For at least once a year, around this time, we Catholics should, as we do today here in Ryde, emerge in triumph from our churches carrying proudly that priceless treasure. No matter that onlookers will stare sometimes in idle curiosity. My own church in London is on a traffic island and we go right the way around it and motorists think that something very bizarre is happening. It doesn’t really matter because we know that in this Sacrament, Christ is passing by. He has not dealt thus with other nations. If those who stare in curiosity only knew that close at hand is the entire source and means of their salvation; a salvation perhaps that they haven’t ever seriously considered. They go about their daily business untroubled by such sobering thoughts that keep us Catholics on the straight and narrow, – thoughts of sin, redemption, holiness, salvation and grace. They persue their course through life unaware that in this Sacrament, Christ is passing by. And this procession and this feast is for them too. It is for such souls for whom we should pray today as we proudly process through the streets of our towns and cities, through the lanes and fields of our countryside, bearing aloft mankind’s priceless treasure, as our Holy Father has recently called the Eucharist. The Roman Catholic Church alone has been given the grace to honour the Lord in this special way. He has not dealt thus with other nations.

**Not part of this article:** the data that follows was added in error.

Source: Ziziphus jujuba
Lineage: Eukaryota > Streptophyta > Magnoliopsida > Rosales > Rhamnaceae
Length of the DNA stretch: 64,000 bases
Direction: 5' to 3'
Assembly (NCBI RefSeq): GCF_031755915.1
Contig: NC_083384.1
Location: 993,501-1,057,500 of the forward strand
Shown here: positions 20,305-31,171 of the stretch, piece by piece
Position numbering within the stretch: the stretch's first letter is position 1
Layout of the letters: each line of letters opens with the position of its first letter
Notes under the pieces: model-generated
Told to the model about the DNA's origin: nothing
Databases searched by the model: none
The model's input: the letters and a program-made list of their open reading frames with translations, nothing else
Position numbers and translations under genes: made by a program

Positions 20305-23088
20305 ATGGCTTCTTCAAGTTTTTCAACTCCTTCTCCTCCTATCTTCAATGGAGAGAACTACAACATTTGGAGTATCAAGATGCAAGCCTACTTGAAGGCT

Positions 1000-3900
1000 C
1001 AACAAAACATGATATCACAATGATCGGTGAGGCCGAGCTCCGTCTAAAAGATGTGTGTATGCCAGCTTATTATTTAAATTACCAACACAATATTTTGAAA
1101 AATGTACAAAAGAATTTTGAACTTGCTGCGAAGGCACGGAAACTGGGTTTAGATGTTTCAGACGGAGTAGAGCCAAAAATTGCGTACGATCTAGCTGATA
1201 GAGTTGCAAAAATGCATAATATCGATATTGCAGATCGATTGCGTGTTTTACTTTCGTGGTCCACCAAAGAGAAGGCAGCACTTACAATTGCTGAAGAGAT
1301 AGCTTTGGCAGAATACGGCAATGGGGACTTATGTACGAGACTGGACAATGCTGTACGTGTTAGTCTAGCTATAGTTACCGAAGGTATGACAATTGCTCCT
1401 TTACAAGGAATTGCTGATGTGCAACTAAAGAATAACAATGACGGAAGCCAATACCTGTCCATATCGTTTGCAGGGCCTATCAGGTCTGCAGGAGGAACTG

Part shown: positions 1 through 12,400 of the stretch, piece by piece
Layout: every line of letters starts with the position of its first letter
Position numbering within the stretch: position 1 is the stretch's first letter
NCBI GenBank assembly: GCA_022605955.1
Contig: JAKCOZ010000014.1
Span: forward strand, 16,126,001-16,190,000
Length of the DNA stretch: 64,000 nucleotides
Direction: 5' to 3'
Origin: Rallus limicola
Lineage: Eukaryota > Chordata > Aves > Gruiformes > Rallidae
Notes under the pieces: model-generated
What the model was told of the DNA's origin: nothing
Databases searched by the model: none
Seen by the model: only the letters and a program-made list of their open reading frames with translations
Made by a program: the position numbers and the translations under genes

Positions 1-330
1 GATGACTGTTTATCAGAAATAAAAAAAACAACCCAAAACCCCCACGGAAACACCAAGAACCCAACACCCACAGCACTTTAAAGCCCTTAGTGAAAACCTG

The Blessed Sacrament exposed is our foretaste of Heaven, where we shall gaze, please God, and gaze for ever on the Lord. Let us prepare for that eternal bliss by rejoicing now in this wonderful feast; a feast whose sole purpose is to glory in the real presence of Christ in the His Eucharist, His gift of love. As we glory let us worship what St. Thomas Aquinas did not hesitate to call, “the greatest miracle that Christ ever worked on earth …my Body …..my Blood“.